NEW DELHI -- Israel won't compensate two Indian businessmen to get them to change the name of their shop called Hitler, a diplomat said Wednesday, because paying them could inspire a host of copycat fortune seekers.
"We'd have 10,000 shops tomorrow," said Orna Sagiv, Israel's consul general in Mumbai. "We need him to understand it's wrong; we're not going to negotiate for money."
In recent days, the Western clothing shop in Ahmedabad has attracted global attention for its huge "Hitler" sign in white lettering with a red swastika inside the dot above the letter "i." Co-owner Manish Chandani said by telephone he won't cover the sign with a cloth or otherwise obscure it until he's settled on a new name and had a new sign made.
"I have a name in mind, but I don't want to disclose it yet," said Chandani, 24. "I've been getting a good response with the Hitler name; sales are good. I'm concerned that business could drop off once I change it."
Chandani, who set up the shop with partner Rajesh Shah, said he knew who Hitler was before he named the shop, having watched a TV program, and was aware the German leader helped start World War II and was responsible for the deaths of millions of people in gas chambers.
But the shop wasn't named after that Hitler, Chandani insisted, but after shopkeeper's strict grandfather who had the nickname "Hitler." The swastika -- a version of which has been used in Indian Hinduism for over 3,000 years -- was added by the sign-maker, he said.
"The billboard company suggested that since the shop was called ‘Hitler,’ it was all right to go with the Nazi symbol as well," said the shop owner. "It was kind of the theme, so I agreed."
Chandani said he has been asking for $3,000 to cover what he spent on the sign, but Indian officials and members of the local Jewish community have been noncommittal or refused.
Before opening the shop on July 19, Chandani said he ran "Hitler is coming" teaser advertisements. Later, some customers said they came into the shop after doing a double-take on the unusual name.
The government did not object when he got the name registered and copyrighted, he said. "Until then, no official made an issue," Chandani added. "All this mayhem started behind my back."
Chandani said the owners started receiving protest calls from members of the small Ahmedabad Jewish community in August, followed by visits from local officials and calls from Israel, Germany, the United States, Britain and Turkey, often at odd hours.
Though most of the overseas callers were opposed, he said, some expressed support.
Sagiv, who visited Ahmedabad to elicit the support of local officials, said she believes the use of the mass murderer's name is less about anti-Semitism than deep-seated ignorance about history. Indians would not open a shop named after the prophet Muhammad and adorned with a pig, she said, yet there seem to be few qualms in some circles about opening a Hitler shop.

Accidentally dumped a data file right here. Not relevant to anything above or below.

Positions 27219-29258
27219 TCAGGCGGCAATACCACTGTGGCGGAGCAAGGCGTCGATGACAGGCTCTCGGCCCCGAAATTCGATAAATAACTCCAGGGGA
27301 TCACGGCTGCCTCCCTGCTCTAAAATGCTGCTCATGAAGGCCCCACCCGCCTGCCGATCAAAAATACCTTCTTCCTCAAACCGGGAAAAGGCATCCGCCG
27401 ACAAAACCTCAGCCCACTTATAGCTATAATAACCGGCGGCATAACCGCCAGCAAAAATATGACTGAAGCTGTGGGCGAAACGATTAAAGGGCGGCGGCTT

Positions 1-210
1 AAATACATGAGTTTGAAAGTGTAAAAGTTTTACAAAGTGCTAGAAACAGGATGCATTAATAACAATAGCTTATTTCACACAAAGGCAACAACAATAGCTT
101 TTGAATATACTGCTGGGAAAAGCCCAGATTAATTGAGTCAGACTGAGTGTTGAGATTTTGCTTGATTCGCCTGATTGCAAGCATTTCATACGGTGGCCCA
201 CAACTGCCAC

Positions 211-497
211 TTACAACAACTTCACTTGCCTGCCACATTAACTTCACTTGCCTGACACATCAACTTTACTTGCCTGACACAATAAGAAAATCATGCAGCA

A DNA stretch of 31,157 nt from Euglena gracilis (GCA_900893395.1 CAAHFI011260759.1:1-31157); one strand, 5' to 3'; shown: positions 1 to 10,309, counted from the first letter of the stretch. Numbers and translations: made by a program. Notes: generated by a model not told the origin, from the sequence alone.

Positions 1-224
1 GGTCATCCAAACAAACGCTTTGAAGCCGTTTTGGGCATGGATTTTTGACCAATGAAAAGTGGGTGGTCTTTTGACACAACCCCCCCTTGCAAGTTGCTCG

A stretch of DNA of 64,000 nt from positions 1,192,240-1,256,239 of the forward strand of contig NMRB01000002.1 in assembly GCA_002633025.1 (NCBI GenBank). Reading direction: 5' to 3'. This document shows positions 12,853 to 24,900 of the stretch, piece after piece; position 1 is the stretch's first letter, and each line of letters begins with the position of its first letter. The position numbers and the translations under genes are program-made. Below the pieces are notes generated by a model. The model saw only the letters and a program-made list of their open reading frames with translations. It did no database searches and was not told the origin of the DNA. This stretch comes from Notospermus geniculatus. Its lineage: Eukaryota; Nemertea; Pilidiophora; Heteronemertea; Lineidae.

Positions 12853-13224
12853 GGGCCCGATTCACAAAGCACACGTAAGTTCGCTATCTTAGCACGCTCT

Indeed, Chandani's is the most recent of several companies, films, TV programs, even people in India using Hitler's name, in a country where the dictator enjoys a certain cult status in some circles.
In 2006, the restaurant Hitler's Cross in Mumbai agreed to change its name to Cross Cafe under pressure from Israel and the Jewish community, though a pool parlor called Hitler's Den, which opened in Nagpur last year, has so far resisted such pressure.
Hitler’s manifesto "Mein Kampf" enjoys brisk sales in India -- even marketed as a management guide alongside the "Who Moved My Cheese?" series -- and "Hitler Didi," a popular TV series about a strong career woman, has chalked up 200 episodes.
Some see in this misinformed admiration a desire for order and discipline in a country where rules aren't always followed, others an attraction to strongmen in male-dominated communities. Textbooks in Gujarat until a few years ago referred to Hitler as someone who gave "dignity and prestige" to the German government.
"They don’t necessarily know much about what Hitler's all about," said Ravinder Kaur, a sociology professor at the Indian Institute of Technology Delhi.
Hitler's views on racial purity have a certain resonance with right-wing upper-caste Hindus desperate to preserve their social position, added A.F. Mathew, a humanities professor at the Indian Institute of Management Kozhikode, as democracy advances and Muslims and lower-caste communities fight to improve their lives.
"It's a defense mechanism, this idea you need a strong dictator," he said. "It all comes together in a deadly cocktail, with this shop a small manifestation of that."
Despite borrowing its swastika symbol, Hitler was fairly dismissive of India, referring to Indian freedom fighters as racially inferior "Asiatic jugglers" and advising Britain's foreign secretary in 1937 to "shoot Gandhi," referring to pacifist leader Mohandas Gandhi.
For shop owner Chandani, all the controversy is taking its toll.
"Some people have supported me, but I don't want to get into a big political drama," he said. "At this point, even if I'm not compensated for the sign, I'll still have to change it."
-- Mark Magnier
Photo: Co-owner Rajesh Shah stands in front of his Hitler clothing shop in Ahmedabad, India. He and his partner, Manish Chandani, have sought compensation to change the name of the shop after a ruckus erupted. Credit: Sam Panthaky / Agence France-Presse / Getty Images